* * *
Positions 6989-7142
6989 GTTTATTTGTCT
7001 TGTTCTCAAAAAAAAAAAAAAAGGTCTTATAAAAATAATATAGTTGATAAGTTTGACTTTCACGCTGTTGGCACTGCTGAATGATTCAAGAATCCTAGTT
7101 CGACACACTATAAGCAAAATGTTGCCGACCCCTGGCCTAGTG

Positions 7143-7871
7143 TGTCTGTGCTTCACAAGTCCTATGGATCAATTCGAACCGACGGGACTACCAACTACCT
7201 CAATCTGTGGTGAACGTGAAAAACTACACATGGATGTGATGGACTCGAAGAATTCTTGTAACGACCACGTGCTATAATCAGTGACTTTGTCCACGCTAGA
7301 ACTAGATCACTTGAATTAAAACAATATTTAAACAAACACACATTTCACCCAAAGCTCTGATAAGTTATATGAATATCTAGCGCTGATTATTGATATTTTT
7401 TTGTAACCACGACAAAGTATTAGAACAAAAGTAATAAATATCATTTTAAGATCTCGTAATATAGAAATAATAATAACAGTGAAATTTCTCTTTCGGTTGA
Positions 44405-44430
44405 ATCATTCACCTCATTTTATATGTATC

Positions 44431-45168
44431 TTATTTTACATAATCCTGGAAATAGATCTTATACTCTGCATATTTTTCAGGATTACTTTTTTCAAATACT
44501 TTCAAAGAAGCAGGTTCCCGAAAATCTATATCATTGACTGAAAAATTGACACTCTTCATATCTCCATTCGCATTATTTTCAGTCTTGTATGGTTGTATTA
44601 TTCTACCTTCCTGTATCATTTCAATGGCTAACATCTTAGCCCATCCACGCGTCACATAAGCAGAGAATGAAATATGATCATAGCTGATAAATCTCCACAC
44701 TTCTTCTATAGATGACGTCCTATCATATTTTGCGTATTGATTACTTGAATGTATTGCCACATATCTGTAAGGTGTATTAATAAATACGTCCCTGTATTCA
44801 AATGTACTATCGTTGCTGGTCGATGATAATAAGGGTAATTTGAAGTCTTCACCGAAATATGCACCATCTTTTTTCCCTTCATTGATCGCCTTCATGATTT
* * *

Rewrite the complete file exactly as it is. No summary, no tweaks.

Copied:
Positions 6989-7142
6989 GTTTATTTGTCT
7001 TGTTCTCAAAAAAAAAAAAAAAGGTCTTATAAAAATAATATAGTTGATAAGTTTGACTTTCACGCTGTTGGCACTGCTGAATGATTCAAGAATCCTAGTT
7101 CGACACACTATAAGCAAAATGTTGCCGACCCCTGGCCTAGTG

Positions 7143-7871
7143 TGTCTGTGCTTCACAAGTCCTATGGATCAATTCGAACCGACGGGACTACCAACTACCT
7201 CAATCTGTGGTGAACGTGAAAAACTACACATGGATGTGATGGACTCGAAGAATTCTTGTAACGACCACGTGCTATAATCAGTGACTTTGTCCACGCTAGA
7301 ACTAGATCACTTGAATTAAAACAATATTTAAACAAACACACATTTCACCCAAAGCTCTGATAAGTTATATGAATATCTAGCGCTGATTATTGATATTTTT
7401 TTGTAACCACGACAAAGTATTAGAACAAAAGTAATAAATATCATTTTAAGATCTCGTAATATAGAAATAATAATAACAGTGAAATTTCTCTTTCGGTTGA
Positions 44405-44430
44405 ATCATTCACCTCATTTTATATGTATC

Positions 44431-45168
44431 TTATTTTACATAATCCTGGAAATAGATCTTATACTCTGCATATTTTTCAGGATTACTTTTTTCAAATACT
44501 TTCAAAGAAGCAGGTTCCCGAAAATCTATATCATTGACTGAAAAATTGACACTCTTCATATCTCCATTCGCATTATTTTCAGTCTTGTATGGTTGTATTA
44601 TTCTACCTTCCTGTATCATTTCAATGGCTAACATCTTAGCCCATCCACGCGTCACATAAGCAGAGAATGAAATATGATCATAGCTGATAAATCTCCACAC
44701 TTCTTCTATAGATGACGTCCTATCATATTTTGCGTATTGATTACTTGAATGTATTGCCACATATCTGTAAGGTGTATTAATAAATACGTCCCTGTATTCA
44801 AATGTACTATCGTTGCTGGTCGATGATAATAAGGGTAATTTGAAGTCTTCACCGAAATATGCACCATCTTTTTTCCCTTCATTGATCGCCTTCATGATTT